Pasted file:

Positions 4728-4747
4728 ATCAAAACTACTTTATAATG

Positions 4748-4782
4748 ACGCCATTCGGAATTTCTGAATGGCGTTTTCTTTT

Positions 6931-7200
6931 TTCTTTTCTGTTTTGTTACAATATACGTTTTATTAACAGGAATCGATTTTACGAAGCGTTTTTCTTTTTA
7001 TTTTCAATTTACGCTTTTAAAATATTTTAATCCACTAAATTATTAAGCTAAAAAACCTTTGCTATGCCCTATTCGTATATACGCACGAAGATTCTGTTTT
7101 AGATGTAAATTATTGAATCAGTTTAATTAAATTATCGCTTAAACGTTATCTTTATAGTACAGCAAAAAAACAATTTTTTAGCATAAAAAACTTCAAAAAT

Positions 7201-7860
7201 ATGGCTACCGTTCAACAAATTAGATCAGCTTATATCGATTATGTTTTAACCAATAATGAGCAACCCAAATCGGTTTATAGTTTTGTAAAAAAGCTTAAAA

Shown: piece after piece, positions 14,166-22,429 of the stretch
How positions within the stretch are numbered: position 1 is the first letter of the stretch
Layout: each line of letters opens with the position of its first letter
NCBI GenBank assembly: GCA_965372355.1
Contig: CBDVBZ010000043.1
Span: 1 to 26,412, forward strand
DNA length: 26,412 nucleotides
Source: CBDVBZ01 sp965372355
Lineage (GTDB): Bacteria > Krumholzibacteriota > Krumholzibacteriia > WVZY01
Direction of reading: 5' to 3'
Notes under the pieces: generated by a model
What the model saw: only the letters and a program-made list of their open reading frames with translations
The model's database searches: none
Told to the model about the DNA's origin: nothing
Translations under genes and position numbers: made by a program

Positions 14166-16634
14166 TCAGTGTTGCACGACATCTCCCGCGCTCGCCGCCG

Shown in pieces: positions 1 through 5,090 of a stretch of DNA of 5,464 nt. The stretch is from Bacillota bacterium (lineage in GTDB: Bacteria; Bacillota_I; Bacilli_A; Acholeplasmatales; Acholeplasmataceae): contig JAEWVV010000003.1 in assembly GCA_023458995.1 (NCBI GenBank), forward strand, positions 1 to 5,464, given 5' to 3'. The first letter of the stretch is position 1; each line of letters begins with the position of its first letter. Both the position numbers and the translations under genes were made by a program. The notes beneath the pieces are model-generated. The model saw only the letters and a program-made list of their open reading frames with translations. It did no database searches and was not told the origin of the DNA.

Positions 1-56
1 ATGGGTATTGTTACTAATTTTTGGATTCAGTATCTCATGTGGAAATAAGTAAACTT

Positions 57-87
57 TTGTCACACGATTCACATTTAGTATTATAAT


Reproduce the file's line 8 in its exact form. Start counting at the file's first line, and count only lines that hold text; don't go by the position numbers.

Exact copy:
7101 AGATGTAAATTATTGAATCAGTTTAATTAAATTATCGCTTAAACGTTATCTTTATAGTACAGCAAAAAAACAATTTTTTAGCATAAAAAACTTCAAAAAT